Why I Love Irène Jacob’s performance in The Double Life of Véronique

Jacob’s pair of musical characters is one of the great feats of screen acting of the past 30 years.


Adam Scovell


A woman cools herself on a glass window. Her eyes are closed and yet everything in that moment is understandable. It is a translation of sensation into emotion. Its grace is in its simplicity but also in its meaning being impossible to fully convey in words. The woman is Irène Jacob and she is performing in Krzysztof Kieślowski’s The Double Life of Véronique.

At this point in the film, she is Weronika rather than Véronique, a paired performance with subtle bridges and differences that explores the inexpressible communication surrounding us on a daily basis. Highly awarded at the time, Jacob’s pair of musical characters is one of the great feats of European screen performance, a tactile and dreamy rendition of a fantastical double haunting.

Kieślowski’s ambiguous film opens in Kraków where we see the early career of a classical singer called Weronika (Jacob). She is joyful and boisterous, earning her place in an orchestra after a chance audition. She confides in her aunt (Halina Gryglaszewska) about her love life and how she believes she is not alone in the world, confirmed when she witnesses herself on a coach of tourists visiting from France. Weronika dies on stage while performing, the grief felt across Europe in Paris by her seeming double, Véronique (Jacob).

Véronique is also musical but her life has gone down a different path. A teacher in a school, she falls in love with a man (Philippe Volter) who performs a marionette show for the children. A game of clues is played across the city between the two until they eventually meet properly. Yet Véronique cannot shake the grief which follows her from the death of another self somewhere afar.

Jacob’s performance varies beautifully between these doppelgängers, marionettes of the director that take on a life all of their own. Weronika’s grin feels expressive of a possession, smiling with her teeth but not quite with her eyes. The proximity of her death feels strangely foretold and captured quietly in moments when alone. The worlds of the two characters are connected by music, belying the transcendent qualities of the emotions on display. Jacob expertly expresses these wordless feelings and moments, often through movement and small gestures. It gives the film, and its central double performance, the quality of a dream.

“Both variations of Véronique engage the world through touch, to the point where it is not inconceivable that the characters only fully understand things when engaging them physically.”

Véronique in particular wanders as if in a state of sleep, stumbling and running between the shadows of Parisian streets. Mystery surrounds her as the unnameable grief seeps through the cracks of Jacob’s performance, gradually becoming torrential as the emotions of the character’s life reach various climaxes. The longing expressed in Jacob’s eyes still weighs on my mind, allowing for similarly meandering daydreams about all of our half-forgotten moments of déjà vu; those little glimpses of lives before and after us echoing through the minutes and days.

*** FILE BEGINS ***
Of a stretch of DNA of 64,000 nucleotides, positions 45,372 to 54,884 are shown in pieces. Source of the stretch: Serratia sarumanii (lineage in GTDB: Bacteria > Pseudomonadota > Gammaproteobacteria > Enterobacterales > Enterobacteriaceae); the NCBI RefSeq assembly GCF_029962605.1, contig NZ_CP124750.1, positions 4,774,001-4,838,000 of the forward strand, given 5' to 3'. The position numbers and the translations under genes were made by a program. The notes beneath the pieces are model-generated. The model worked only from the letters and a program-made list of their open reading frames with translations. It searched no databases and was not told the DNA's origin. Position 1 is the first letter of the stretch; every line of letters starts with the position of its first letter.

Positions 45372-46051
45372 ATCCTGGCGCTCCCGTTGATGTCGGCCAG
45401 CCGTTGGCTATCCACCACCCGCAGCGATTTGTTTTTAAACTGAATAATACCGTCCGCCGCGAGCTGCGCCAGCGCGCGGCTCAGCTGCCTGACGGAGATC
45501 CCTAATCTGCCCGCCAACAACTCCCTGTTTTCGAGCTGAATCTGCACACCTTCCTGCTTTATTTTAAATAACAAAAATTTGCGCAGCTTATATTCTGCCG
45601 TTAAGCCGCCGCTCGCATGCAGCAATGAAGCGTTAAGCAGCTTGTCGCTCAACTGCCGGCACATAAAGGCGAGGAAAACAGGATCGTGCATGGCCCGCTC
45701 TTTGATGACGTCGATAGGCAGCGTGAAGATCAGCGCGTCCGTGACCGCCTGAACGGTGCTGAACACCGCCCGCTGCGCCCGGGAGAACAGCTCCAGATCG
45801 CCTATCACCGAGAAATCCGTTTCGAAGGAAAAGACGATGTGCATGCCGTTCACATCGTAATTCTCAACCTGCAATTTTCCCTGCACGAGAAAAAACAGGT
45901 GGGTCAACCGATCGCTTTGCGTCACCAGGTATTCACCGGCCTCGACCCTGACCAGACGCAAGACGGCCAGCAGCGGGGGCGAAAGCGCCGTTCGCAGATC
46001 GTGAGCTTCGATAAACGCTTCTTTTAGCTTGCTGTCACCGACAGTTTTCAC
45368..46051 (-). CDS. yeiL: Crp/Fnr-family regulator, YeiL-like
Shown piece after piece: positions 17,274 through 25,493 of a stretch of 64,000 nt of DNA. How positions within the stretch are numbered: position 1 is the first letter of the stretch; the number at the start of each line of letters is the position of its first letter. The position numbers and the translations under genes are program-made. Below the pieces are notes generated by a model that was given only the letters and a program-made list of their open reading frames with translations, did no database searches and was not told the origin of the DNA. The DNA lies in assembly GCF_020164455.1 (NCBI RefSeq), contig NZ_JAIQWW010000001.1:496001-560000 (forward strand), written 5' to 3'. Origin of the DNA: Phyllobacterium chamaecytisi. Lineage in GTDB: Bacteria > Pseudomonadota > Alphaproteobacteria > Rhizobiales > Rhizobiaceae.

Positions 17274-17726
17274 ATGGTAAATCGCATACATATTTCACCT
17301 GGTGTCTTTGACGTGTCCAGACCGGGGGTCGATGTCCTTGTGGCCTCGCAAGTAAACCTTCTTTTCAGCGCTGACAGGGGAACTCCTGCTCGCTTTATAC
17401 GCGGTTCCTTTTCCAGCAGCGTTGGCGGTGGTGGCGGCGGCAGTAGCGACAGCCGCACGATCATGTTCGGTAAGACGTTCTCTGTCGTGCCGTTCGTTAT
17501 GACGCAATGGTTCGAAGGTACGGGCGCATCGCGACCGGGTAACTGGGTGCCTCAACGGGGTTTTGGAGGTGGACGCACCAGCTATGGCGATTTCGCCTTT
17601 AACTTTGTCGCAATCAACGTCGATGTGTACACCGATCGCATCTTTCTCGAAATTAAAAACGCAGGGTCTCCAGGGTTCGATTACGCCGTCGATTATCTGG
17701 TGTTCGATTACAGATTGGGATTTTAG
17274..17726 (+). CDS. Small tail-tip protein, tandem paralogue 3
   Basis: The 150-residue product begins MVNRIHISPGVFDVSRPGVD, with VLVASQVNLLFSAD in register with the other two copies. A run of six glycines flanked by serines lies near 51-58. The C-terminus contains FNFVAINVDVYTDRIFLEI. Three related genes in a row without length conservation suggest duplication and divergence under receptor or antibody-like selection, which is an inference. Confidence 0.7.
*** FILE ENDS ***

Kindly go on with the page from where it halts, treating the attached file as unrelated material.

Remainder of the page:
Jacob’s performance is also a tactile one. Both variations of Véronique engage the world through touch, to the point where it is not inconceivable that the characters only fully understand things when engaging them physically, whether they are places or people. The way her hands move over objects feels strangely ritualistic. When she wanders the streets, I follow the curiosity of her eyes, matching it even as the performance pulls the viewer into considerations of everything from burned wrecks of cars to empty cafes in Saint-Lazare station.

An academic could label such an approach to performance as phenomenological but it would undermine the warmth and emotional affect that it results in. Kieślowski’s films are incredibly open to such cold intellectualisation but ultimately the performances and emotional qualities he uniquely draws from his actors are beyond textbook interpretation. “I always sense what I have to do,” suggests Véronique. Jacob realises this with a truly wondrous gift.

Kieślowski gave Jacob space to develop each character, insisting on her creating a set of gestures and traits for each woman. “I found it a bit strange making a list of gestures,” she said, “but it made me think a lot and found a concrete understanding about each of these characters.” These were from general aspects of personality to whole movements and quirks, rendering each moment on screen unique and utterly of itself.

The Double Life of Véronique is Jacob’s strongest work because of such detail. Her pain and pleasure is believable as the instant of its arrival is so precisely on camera rather than just arising as a considered facsimile. Sensations possess everything of a life for a time. “Daily life is just full of intuition and premonition,” Jacob said when discussing her inspiration for the characters, “and solitude can sometimes bring intense moments of fullness.”

The film is filled with her grace in such moments, as if we share for a time in the presence of something holy; the transcendent of the everyday world that we all understand but which is beyond the naive hope of our language to convey.

Published 15 May 2021

Tags: Irène Jacob Krzysztof Kieślowski The Double Life of Véronique

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